Marianna Pedersen

Organisation: 
Stream: 
Anthropology
Sector: 
Native Title
Location: 
Perth
Round: 
Summer 2015

After graduating my master’s degree in Anthropology and Ethnography I was excited to pursue a career within the Indigenous sector. Traditional landownership was one of my key interests during my studies so I was very excited to learn about the Aurora Project’s internship opportunities via the Aurora Internship Program. Not only would an Aurora internship encompass my interest in Indigenous people’s landownership and relation with land, but it would also provide me with hands-on experience working with native title and Indigenous communities.

I was fortunate to be offered a placement with the Yamatji Marlpa Aboriginal Corporation (YMAC) in Perth. While being very privileged to be offered this placement, I was worried about my lack of knowledge of native title and the work involved. Little did I know that my upcoming 5 weeks at YMAC would be a wonderful and instructive intern experience and provide the best introduction to the world of native title!  

Before starting the internship I got in touch with my supervising anthropologist at YMAC, who I would be working with during my placement. She provided me with some pre-reading and that, as well as, the Aurora Handbook for Interns made me feel a little more prepared for my first day.

On my first day at the YMAC office, I was welcomed by my friendly supervisor, who showed me around the office, and introduced me to the staff.  Everyone was very nice and immediately made me feel welcome. My supervisor gave me some background information of the claim that I would be working on and gave me the opportunity to look through some genealogies and connection reports to get a better understanding of the native title process and the work involved. I was then given my first task, which involved going through a previous anthropologist’s field notes and entering information on claimants’ residence/work life on country into the Family Tree Maker genealogies.

The following days, the different departments within YMAC held inductions to provide interns with a broader understanding of the work involved. This was very useful and despite just being an intern I already felt like an integrated part of the team where my assistance was much appreciated. I also attended the three days “Introduction to Native Title Anthropology” workshop facilitated by Aurora, which I would highly recommend anyone interested in native title anthropology to attend. The workshop introduced me to all the corners of native title and provided a deep insight to the role of the anthropologist.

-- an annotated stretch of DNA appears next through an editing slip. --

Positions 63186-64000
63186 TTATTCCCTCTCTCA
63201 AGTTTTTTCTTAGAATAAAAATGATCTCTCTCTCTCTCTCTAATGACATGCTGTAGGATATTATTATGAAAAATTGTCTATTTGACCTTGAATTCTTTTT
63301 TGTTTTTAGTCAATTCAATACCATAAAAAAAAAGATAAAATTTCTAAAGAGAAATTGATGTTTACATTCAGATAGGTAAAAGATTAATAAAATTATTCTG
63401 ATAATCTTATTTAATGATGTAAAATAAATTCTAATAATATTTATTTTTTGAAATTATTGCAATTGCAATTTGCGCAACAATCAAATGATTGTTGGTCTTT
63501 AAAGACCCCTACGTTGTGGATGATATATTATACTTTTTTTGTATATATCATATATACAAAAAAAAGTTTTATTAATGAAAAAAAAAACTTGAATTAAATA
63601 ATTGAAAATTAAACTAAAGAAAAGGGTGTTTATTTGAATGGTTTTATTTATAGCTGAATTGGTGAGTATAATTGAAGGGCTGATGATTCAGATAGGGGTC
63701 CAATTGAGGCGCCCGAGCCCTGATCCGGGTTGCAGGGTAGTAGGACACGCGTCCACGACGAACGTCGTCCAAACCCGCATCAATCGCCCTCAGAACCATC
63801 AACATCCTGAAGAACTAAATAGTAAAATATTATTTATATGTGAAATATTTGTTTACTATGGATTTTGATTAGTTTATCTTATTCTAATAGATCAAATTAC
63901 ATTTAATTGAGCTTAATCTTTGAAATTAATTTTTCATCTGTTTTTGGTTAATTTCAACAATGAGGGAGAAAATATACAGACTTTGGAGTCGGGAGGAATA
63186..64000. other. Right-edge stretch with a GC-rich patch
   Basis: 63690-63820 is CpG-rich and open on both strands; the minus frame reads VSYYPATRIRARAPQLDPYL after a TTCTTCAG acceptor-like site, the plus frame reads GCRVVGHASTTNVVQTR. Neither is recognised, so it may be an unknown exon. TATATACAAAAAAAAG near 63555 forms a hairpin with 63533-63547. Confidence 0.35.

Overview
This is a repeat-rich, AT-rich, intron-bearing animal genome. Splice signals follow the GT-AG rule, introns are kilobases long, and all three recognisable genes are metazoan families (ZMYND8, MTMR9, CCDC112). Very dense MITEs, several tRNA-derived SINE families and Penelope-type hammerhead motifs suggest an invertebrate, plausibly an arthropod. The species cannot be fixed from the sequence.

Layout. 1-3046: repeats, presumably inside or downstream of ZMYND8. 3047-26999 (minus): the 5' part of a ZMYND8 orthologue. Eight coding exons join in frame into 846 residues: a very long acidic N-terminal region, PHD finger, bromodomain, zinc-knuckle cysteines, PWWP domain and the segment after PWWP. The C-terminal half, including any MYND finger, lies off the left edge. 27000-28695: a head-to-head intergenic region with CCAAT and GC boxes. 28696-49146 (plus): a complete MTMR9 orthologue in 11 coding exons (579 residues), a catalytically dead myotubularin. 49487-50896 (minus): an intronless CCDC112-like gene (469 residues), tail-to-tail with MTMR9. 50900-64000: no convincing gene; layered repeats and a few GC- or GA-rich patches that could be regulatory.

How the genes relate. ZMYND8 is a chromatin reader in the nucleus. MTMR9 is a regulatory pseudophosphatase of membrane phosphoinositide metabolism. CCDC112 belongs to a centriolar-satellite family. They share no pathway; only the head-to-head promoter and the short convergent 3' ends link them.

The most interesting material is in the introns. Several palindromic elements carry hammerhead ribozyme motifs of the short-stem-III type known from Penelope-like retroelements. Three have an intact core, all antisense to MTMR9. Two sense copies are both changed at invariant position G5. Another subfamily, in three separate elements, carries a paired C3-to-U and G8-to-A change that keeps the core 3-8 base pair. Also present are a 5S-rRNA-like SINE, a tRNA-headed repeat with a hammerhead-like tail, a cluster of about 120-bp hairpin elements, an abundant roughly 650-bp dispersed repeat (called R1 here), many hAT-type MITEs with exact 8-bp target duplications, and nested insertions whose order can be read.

The next few weeks my tasks included re-referencing field notes, compiling a draft biography, reading a book from 1986 in order to find information on claimants’ work life and residence, re-referencing a text to a different volume, finding genealogical information in old field notes, transcribing field notes and going to the State Records Library to locate old letters and records, which could contain useful information about claimants’ ancestors.

I was really fortunate to be working on the same claim during my internship. This gave me a good insight into the history of the claim and the various genealogies. I was also invited to attend a claim team meeting with the Geraldton office (on webcam). It was interesting to follow a meeting where the working process was discussed, and it gave me another chance to experience the daily work affairs of the YMAC anthropologists.

Despite being a very busy office, the YMAC office had a relaxing atmosphere where everyone seemed to get along, was friendly and even as an intern you never felt like you were taken for granted – even on the touch rugby field! (a few staff members play touch rugby three times a week and the interns were invited to participate).

Being an intern at YMAC Perth has been such an insightful, fun, and rewarding experience. I have gained a lot of knowledge of the work involved in native title, the process and what it is like working in a busy multi-disciplinary native title representative office. Therefore, I would highly recommend anyone interested in native title or Indigenous affairs, to apply for an internship via the Aurora Project.